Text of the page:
After a year without posting anything on my blog, I decided to start writing again. I felt the need to do it because there are things that you just can’t write on music. Some people say that when words fail, music speaks. But when there is no capacity to finish a new track, we need to go back to words – the basis of a communication that still manages to be objective.
Many of you wonder why I haven’t released new songs for more than a year since Yin Yang. The answer is in one word – perfectionism. And I’m not talking about the positive version of perfectionism. I’m talking about a version capable of causing chronic unhappiness and dissatisfaction.
We’ll return to this in a moment. First I want to share with you a brief summary of what was my experience before the pandemic.
My expectations were high after I released the album Yin Yang in June 2019. I believed that this was the “game changer” that I needed in my life to be able to achieve international recognition with my music. It took a while, but after a few months the email account started to fill up with booking offers and finally – my first world tour.
India, Russia, Egypt, South America… I was on fire! A guy from a small portuguese village called Rebordinho was touring around the world, make a living from music. What I always dreamed of when I started this project in 2015 was really happening. It’s impressive the support and love I received all over the world – fans who made thousands of miles to see me playing, who offered me gifts grateful for the impact that my music had on their lives… DAMN, fans who made tattoos with my logo and my mask. Unbelievable!
And yet, I thought the feeling was going to be different. I wanted it to be different, more intense, more lasting. I worked so hard to get here, it couldn’t be just that. I achieved so much and still it’s not enough. It reminds me the introduction song of the TV series Vikings:
This will never end ’cause I want more
More, give me more, give more…
I was on tour and I was just thinking about having a free week or two to be able to work on new tracks because I felt I was already being too repetitive on my sets, that the audience wanted to hear something new.
And then… the pandemic, the quarantine, the long days at home. I thought “Yes! Finally I have some time to produce new songs. When I get back to the gigs I will have a new set full of new music to present.”
“But not now. It looks like the pandemic is here to stay for a few months so I’m going to relax for a week and then I go back to the studio.”
A week has passed. Then two weeks. Then a month. No new songs were finished.
I felt inspired, I always did. My creativity has always been there, I can’t complain about that (learn more about tips to overcome creative blocks). The devil was in the details – the kick that didn’t sound right, the bassline that didn’t balance with the kick, the melody that didn’t have enough presence in the song, and when I realized I was clicking on the “Open New Project” button. It was easier to start a new project than to repair the old one. And then the cycle was repeated and I couldn’t get out of it. I was trapped.
Perfection – something that I had always seen as a good thing now wasn’t letting me finish a song. And I really believe that the song was good. You would probably hear it and say “Wow, this is great!”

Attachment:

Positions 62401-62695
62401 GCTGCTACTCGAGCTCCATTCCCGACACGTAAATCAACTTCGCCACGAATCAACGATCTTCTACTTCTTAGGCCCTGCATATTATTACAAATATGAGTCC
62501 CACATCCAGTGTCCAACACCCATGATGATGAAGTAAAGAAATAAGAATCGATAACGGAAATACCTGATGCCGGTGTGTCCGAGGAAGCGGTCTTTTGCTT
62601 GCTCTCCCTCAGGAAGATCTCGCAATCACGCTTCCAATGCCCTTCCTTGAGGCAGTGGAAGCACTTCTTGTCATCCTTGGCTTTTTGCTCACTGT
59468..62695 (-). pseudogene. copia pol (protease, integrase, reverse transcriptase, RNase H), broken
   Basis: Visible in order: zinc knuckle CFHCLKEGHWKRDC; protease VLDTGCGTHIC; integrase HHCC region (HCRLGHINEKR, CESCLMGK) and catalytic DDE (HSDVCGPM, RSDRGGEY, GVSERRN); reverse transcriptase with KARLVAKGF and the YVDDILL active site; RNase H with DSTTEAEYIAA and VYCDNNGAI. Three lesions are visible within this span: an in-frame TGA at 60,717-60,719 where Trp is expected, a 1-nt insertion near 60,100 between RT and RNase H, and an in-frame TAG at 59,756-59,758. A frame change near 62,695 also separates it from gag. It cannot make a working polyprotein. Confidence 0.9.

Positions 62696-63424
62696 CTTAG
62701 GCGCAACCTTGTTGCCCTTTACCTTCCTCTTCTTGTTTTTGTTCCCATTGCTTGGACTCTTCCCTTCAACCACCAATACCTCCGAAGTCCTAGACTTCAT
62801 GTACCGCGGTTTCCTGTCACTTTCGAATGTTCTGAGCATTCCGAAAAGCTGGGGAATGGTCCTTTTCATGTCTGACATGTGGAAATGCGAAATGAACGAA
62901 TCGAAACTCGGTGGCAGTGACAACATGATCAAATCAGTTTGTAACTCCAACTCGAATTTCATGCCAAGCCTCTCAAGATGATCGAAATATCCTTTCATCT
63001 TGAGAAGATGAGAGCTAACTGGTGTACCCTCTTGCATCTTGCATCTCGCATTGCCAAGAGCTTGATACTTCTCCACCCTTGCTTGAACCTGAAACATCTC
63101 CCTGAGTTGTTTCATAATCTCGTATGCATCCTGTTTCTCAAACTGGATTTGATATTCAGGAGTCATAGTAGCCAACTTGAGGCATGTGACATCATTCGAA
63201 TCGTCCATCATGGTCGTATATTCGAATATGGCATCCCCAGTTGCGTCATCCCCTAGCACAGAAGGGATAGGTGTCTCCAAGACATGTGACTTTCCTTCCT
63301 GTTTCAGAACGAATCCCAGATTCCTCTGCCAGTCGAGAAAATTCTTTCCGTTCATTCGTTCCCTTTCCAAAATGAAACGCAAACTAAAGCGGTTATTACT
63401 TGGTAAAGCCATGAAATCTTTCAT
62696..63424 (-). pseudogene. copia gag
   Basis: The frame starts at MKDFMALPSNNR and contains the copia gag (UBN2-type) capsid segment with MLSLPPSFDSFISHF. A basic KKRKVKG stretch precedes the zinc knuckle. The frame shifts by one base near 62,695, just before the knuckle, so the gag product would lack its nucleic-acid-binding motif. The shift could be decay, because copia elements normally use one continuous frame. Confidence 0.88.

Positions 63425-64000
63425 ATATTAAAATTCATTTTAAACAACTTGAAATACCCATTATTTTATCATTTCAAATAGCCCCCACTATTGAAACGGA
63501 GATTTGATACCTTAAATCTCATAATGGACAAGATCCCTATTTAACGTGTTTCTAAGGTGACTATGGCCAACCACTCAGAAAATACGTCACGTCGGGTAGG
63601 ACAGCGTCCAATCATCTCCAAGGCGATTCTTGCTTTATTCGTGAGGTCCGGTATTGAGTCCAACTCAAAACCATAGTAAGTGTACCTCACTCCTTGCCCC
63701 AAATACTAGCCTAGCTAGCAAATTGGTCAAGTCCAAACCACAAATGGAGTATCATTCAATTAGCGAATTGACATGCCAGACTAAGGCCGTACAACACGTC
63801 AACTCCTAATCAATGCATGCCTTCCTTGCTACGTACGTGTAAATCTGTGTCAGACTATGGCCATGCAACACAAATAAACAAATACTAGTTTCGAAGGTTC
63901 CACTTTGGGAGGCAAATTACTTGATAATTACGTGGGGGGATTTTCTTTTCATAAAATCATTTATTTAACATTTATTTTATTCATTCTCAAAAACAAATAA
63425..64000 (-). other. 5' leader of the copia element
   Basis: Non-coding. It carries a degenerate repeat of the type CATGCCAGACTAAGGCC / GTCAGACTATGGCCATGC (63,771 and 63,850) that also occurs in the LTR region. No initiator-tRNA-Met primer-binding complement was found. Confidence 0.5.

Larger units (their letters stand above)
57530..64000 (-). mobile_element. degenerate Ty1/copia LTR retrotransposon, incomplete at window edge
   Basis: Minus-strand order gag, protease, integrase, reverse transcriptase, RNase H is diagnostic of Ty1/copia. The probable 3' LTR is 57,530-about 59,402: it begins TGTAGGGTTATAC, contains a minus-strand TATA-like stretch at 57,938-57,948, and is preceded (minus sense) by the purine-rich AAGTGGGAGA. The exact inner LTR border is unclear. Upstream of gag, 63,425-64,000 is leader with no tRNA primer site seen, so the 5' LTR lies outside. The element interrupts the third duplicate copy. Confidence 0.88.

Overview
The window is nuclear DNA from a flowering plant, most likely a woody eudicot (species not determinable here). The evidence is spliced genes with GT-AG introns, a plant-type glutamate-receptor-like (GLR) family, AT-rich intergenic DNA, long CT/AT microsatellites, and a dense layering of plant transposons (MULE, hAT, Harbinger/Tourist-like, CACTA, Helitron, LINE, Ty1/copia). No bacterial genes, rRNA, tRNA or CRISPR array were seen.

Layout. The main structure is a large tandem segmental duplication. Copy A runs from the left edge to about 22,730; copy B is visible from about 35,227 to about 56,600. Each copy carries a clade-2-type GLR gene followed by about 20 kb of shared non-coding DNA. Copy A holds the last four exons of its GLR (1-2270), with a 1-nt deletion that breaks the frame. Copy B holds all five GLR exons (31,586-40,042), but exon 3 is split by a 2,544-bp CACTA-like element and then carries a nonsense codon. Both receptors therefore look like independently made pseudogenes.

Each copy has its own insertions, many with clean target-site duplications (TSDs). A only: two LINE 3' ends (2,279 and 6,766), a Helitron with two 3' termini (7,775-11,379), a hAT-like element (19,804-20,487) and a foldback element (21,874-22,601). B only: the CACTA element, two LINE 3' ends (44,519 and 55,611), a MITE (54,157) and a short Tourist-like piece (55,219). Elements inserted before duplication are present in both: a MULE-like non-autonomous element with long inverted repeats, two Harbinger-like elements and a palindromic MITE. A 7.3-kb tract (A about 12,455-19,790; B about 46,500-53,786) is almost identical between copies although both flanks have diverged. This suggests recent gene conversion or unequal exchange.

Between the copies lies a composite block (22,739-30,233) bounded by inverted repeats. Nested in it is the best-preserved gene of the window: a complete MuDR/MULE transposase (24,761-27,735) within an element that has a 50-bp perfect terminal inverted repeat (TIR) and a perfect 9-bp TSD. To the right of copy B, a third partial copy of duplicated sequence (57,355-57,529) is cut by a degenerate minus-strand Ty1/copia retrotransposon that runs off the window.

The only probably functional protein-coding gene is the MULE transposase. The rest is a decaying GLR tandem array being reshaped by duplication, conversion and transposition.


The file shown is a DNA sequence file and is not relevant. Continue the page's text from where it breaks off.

But nooo! The kick wasn’t right and the bassline didn’t fit. At some point I thought “Am I getting commercial? Am I really good?”
Fucking stupid plague doctor…
The great irony of perfectionism is that despite the characteristic of great motivation to achieve success, it can be exactly what prevents an artist from being successful. Perfectionism is strongly linked to the fear of making mistakes and self-sabotaging behaviors, such as excessive procrastination.
In fact, perfectionists usually perform very well. But in my case, there was a price to pay. In a way to try to reach the stars, I ended up chasing the wind.
And I know that I’m not the only one. Unfortunately, we are no longer a minority in today’s society that demands the best; we need to be number one in everything. The problem is that perfectionism can lead to much more complex mental problems and it’s sometimes difficult to get out of them.
If you are a music artist, or simply a perfectionist, you must be identifying yourself with everything I’m saying. And I’m not writing this post with the aim of saying that perfectionism is a bad thing. But it can immobilize you. In the end, done is better than perfect.
Which brings me to the last topic of this post – the release of my new single Time To Move On. Finally!
Inspired by everything I said so far, I decided to create and FINISH this song, regardless of the final result. Good reviews, bad reviews… it doesn’t matter! I just composed this track in a positive way of getting around the situation because there is no point in focusing on the doubts. It’s time to look forward. It’s Time To Move On.
Many emotions on this track, beautiful melodies, different beats, intelligent construction and mesmerizing vocals. In the end, it reflects the true concept of Melodark – the mix between light and darkness! You know… for me, music is not just music. It’s a story.
There is a female vocal during the song that says some of the following quotes:
- You cannot get out of this.
- Nothing is wrong with you.
- Accept the situation and move on.
- Guilt can only truly come from within.
All of these quotes are wake up calls for me. This is a song that motivates me and I hope it motivates you too during this atypical times.
Time To Move On is OUT NOW and you can stream or buy it here:
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